Edited by A. J. Dessler
Cambridge Planetary Science Old (No. 3)
Publisher: Cambridge University Press
Print Publication Year: 1983
Online Publication Date:October 2009
Chapter DOI: http://dx.doi.org/10.1017/CBO9780511564574.013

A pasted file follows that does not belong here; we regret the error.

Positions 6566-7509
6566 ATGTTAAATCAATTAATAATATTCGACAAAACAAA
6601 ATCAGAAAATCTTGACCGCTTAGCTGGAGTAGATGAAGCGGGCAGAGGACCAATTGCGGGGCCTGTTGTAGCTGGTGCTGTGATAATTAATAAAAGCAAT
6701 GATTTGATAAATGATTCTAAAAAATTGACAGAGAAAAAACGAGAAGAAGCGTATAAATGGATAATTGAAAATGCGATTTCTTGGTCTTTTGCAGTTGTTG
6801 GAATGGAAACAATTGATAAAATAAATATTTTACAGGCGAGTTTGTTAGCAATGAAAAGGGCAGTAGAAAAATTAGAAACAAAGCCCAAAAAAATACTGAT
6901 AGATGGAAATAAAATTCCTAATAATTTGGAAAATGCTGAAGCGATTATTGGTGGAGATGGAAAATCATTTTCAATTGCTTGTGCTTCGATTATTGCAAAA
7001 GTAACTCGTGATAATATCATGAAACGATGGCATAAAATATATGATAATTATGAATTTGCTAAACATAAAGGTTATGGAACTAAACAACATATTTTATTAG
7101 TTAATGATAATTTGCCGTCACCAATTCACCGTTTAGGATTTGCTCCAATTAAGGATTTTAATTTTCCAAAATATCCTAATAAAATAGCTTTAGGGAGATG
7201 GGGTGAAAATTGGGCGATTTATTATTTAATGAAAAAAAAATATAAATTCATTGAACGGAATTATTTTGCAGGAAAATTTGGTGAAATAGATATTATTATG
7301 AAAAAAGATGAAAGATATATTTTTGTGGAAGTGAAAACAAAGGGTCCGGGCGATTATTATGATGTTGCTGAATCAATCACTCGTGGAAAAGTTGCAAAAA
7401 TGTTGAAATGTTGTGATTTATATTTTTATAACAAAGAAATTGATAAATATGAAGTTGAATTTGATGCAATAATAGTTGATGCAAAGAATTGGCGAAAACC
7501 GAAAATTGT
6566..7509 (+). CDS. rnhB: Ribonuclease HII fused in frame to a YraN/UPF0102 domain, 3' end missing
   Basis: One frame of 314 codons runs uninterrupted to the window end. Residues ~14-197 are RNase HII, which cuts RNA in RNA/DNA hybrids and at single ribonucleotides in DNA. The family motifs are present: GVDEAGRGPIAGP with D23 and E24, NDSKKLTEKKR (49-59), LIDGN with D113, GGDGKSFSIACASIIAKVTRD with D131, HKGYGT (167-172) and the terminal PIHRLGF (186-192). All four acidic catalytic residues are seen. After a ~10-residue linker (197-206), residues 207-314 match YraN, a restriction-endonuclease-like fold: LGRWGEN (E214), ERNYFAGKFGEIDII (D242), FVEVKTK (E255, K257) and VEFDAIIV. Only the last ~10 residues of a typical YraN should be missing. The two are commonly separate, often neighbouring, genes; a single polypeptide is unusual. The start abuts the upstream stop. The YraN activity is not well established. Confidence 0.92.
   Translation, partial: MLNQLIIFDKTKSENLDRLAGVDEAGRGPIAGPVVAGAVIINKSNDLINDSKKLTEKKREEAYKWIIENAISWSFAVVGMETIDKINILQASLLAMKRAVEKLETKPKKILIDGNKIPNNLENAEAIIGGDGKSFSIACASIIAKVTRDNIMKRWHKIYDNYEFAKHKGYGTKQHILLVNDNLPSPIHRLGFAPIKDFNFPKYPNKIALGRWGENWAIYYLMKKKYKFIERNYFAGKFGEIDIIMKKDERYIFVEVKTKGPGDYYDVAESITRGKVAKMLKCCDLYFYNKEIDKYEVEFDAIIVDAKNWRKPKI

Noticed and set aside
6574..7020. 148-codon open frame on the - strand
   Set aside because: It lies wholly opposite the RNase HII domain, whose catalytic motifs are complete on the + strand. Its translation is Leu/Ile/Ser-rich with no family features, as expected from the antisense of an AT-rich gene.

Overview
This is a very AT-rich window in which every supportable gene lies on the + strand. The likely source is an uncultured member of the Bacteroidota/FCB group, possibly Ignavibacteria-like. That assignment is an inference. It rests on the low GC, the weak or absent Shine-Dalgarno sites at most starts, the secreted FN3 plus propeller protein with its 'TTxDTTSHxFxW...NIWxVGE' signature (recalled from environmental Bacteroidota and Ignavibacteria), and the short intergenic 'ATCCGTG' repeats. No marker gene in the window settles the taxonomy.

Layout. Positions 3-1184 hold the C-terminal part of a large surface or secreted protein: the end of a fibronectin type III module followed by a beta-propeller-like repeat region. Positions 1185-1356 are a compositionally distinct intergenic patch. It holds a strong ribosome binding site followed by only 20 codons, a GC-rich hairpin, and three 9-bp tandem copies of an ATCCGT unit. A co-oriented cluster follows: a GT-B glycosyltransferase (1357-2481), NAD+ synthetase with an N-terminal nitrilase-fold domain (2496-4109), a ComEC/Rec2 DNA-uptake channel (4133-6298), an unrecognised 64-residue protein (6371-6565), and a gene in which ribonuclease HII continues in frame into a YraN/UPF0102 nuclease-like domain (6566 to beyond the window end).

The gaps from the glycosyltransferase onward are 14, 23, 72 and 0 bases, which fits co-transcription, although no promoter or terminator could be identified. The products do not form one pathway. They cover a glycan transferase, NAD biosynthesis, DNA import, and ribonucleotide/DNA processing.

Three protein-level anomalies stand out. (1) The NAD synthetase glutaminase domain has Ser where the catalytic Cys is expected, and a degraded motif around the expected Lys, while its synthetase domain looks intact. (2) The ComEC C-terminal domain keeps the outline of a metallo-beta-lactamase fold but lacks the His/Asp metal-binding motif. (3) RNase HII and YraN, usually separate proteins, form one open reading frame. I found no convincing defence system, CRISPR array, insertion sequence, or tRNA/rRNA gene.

The highly extended magnetic field-line configuration of the Jovian magnetosphere with a near-equatorial current sheet and associated plasma sheet arises from mechanical stresses in the rotating plasma balanced by magnetic stresses. The relative geometrical thinness of the current sheet permits the use of several approximations in the description of the stress balance, each with a specified regime of validity in terms of taillike vs. dipolar field and hot vs. cold plasma; these include pressure balance, a simplified tangential stress balance, and an estimate of current-sheet thickness. A number of simple but quantitative models of the magnetic field are now available, including both theoretical models based on various assumptions about the distribution and degree of corotation of the plasma and empirical models intended to represent the observations. From the empirical models, values of plasma parameters required to maintain stress balance can be estimated. To obtain agreement between the estimated and the observed mass density values, it is necessary to assume that the azimuthal velocity of the plasma decreases significantly below rigid corotation in the outer magnetosphere. The uncertainties in the magnetic field component normal to the current sheet lead to sizable discrepancies among various estimates of the density or of the current sheet thickness. Azimuthal magnetic fields over the midnight-to-dawn quadrant are nearly independent of local time, in contrast to the situation in the terrestrial magnetosphere; they imply radial currents whose closure through the ionosphere is related to partial corotation. Generalization of Parker-spiral arguments to include a finite ionospheric conductivity provides a quantitative model for the azimuthal field.